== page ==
Some things we experience are just difficult to accept. Life has the tenancy to (at times) slap the taste from your mouth (metaphorically speaking of course). Acceptance can be tough, however, it isn’t mentally healthy to dwell in a constant state of disbelief. At some point, your mental health requires a connection to reality. In other words, prolonged denial is detrimental to self-growth and personal development. Below I have outlined three things that are absolutely essential to avoiding detrimental denial.
Accept People: Accepting people for who they are can be a difficult task especially if the individuals happen to be loved ones. An attempt to reveal to an individual their unrealized potential can be compared to “beating a dead horse”. This is also true if a person has certain character traits that are not in alignment with yours. The two of you just may not be ethically compatible. These people may like to do things that you don’t like and you aren’t in agreement with. Heck, they may have done something to you on more than one occasion and you keep deciding to deal with them the SAME WAY (and then you get mad).There’s a saying “if a dog bites you once shame on it if the dog bites you twice shame on you”. Know people for who they tell and show you they are.
Accept Issues: Accepting issues is definitely a task easier said than done. There are issues that happen in our lives that quite frankly we don’t want to admit or remember so, of course, these are things that one may find difficult to accept. Accepting issues does not mean you are settled with what happened. To accept simply means you are willing to face the reality of said issue in an effort to begin your healing process.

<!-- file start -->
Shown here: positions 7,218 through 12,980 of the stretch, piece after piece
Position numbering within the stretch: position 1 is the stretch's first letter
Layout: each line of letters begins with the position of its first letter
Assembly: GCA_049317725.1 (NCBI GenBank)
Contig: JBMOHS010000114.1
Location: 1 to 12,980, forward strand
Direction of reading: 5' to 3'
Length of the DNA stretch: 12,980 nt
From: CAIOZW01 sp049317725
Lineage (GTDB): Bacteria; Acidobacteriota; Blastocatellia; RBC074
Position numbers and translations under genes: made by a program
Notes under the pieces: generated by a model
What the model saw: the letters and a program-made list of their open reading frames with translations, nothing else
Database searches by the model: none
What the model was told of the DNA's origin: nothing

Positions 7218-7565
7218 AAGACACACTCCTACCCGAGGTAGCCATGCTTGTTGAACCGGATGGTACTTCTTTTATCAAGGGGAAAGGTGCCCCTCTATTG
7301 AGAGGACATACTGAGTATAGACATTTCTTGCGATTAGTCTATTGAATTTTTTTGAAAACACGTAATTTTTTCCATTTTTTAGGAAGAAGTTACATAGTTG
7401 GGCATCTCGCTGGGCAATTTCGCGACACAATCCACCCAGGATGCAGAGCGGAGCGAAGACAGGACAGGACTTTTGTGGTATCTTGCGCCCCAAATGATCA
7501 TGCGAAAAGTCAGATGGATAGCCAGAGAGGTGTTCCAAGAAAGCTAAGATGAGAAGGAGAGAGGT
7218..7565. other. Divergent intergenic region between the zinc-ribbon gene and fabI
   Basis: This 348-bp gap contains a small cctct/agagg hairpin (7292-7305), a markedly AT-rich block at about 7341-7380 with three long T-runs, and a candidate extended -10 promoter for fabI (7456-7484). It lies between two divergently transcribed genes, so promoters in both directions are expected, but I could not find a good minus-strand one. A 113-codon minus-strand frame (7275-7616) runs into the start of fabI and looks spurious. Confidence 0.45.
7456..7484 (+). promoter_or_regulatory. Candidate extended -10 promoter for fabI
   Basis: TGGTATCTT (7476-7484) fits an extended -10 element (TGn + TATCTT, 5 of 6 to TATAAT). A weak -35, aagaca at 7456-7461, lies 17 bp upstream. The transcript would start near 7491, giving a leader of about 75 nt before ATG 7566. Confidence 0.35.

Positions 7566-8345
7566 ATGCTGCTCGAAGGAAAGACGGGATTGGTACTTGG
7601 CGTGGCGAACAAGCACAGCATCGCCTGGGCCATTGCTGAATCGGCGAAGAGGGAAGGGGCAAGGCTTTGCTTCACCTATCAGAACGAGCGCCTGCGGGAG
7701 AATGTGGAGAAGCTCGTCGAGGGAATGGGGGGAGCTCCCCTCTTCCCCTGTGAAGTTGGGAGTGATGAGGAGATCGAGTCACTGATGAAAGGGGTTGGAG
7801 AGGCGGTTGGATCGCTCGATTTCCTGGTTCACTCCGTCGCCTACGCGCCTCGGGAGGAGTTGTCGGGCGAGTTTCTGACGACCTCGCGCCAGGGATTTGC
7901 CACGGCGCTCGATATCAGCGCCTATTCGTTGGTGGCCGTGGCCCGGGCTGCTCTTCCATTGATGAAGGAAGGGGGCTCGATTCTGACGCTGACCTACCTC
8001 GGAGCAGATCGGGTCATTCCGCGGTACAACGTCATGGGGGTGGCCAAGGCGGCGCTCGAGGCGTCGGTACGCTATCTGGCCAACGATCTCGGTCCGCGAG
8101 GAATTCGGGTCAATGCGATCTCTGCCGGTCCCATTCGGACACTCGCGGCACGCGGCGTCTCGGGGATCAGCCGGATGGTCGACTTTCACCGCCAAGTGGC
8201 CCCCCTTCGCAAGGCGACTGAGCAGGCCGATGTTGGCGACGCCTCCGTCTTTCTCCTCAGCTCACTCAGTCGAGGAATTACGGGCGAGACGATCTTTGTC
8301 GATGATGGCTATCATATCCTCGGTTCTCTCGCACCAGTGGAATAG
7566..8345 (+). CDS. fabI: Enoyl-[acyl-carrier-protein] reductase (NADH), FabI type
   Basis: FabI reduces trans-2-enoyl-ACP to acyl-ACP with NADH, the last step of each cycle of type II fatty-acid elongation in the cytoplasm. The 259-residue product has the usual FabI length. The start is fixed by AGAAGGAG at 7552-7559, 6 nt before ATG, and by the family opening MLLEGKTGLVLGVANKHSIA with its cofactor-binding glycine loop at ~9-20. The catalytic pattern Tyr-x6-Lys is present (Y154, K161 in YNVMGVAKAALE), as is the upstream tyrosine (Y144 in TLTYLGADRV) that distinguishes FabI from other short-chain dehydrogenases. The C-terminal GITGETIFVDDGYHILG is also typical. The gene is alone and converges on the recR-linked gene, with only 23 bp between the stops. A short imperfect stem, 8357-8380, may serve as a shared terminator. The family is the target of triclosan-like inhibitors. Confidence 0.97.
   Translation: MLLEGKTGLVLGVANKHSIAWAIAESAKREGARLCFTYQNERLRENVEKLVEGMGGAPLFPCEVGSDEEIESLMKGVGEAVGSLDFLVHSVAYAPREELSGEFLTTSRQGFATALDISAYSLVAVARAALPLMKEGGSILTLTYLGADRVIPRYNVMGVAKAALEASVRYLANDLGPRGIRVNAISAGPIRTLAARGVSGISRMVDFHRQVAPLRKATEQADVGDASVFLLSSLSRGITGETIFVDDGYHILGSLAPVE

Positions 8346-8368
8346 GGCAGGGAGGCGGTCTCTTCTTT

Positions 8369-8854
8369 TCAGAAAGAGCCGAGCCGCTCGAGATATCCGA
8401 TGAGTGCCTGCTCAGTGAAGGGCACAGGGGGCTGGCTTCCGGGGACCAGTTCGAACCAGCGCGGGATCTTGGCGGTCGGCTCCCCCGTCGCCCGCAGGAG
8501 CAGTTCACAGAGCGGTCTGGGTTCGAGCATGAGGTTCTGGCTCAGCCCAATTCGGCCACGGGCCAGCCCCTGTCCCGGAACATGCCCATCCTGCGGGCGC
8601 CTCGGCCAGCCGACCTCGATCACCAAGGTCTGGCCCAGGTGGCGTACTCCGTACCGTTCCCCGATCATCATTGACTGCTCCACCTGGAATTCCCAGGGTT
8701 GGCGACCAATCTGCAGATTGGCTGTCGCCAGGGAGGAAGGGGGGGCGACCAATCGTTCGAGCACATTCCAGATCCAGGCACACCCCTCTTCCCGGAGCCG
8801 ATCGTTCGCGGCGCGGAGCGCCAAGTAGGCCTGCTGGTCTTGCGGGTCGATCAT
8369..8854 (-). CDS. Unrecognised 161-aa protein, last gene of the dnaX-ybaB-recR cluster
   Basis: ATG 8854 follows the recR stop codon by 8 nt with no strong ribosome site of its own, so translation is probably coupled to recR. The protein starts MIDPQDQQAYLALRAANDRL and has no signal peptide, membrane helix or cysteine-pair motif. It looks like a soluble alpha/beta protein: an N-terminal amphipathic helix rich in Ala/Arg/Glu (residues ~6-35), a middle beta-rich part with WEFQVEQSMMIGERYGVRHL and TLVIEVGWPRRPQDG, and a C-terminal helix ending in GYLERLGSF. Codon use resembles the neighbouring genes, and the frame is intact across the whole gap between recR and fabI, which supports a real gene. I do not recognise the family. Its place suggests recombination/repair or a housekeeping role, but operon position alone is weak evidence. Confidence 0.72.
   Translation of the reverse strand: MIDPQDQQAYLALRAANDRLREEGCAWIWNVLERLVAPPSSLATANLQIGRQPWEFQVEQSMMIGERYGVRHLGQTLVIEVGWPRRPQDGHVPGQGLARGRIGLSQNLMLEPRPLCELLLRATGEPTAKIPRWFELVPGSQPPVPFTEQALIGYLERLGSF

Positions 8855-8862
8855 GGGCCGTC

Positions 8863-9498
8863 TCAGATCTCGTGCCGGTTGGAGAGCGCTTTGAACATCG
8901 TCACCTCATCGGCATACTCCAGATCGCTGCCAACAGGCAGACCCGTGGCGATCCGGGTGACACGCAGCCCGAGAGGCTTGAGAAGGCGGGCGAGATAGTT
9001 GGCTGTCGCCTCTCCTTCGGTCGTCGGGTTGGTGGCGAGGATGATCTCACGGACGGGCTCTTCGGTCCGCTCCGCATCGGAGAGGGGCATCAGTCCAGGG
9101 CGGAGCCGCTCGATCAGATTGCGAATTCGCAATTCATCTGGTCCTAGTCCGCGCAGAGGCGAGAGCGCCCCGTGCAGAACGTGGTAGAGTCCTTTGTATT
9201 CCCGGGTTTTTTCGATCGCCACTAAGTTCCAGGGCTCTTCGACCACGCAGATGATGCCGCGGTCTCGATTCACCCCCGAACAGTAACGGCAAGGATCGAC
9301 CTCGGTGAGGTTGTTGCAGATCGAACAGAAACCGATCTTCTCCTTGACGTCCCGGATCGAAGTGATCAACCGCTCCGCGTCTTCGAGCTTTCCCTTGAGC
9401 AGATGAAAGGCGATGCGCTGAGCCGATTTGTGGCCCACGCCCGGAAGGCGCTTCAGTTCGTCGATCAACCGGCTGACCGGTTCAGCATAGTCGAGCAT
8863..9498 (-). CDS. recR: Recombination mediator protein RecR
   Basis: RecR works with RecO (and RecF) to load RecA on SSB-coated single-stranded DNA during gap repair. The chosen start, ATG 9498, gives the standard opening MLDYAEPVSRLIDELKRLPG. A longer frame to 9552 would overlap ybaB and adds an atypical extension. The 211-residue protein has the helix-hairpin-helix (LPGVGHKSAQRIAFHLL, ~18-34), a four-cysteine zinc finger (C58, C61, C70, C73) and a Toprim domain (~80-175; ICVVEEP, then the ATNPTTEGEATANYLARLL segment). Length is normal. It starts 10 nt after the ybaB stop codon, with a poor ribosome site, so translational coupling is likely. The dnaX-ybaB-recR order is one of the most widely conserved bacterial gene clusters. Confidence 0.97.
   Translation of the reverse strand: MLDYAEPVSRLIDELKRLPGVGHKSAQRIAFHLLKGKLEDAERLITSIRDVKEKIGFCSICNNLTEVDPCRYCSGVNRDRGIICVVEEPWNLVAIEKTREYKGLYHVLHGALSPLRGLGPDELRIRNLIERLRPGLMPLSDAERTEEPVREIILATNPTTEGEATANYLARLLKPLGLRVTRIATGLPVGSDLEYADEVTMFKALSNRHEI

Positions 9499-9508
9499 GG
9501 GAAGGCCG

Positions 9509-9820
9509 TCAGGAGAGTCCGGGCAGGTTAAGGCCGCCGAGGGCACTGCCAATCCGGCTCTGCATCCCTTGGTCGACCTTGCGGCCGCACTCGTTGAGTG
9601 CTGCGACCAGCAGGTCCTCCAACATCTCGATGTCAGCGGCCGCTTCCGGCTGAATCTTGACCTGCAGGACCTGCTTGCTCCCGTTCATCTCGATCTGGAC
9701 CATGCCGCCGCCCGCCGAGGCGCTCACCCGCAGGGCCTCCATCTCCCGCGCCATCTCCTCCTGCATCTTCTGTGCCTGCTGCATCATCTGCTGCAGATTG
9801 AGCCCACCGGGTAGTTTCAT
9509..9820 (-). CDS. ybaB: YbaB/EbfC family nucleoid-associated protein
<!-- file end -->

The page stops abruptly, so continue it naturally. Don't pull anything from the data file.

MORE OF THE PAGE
Give Yourself Permission: Once you make the decision to accept people and issues for who and what they are a healthy practice is to give yourself permission to feel. Stop claiming “I’m cool I’m over it” stop lying! If you are angry, sad, disappointed that’s perfectly okay and normal. Allow yourself to process the feelings, this, however, is not a free ticket to “behave irrationally” or do things in retaliation of hurts etc.. that’ll end up costing you more than the individual you were wronged by. Instead, find a good friend to talk to or a journal to write-out your feelings in.
Bottom line, acceptance is key to eliminating prolonged detrimental denial. It’s not always easy to face facts however the quicker you decide to take the blinders off the faster your healing process can begin.
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Until next time, take the blinders off and be DOPE!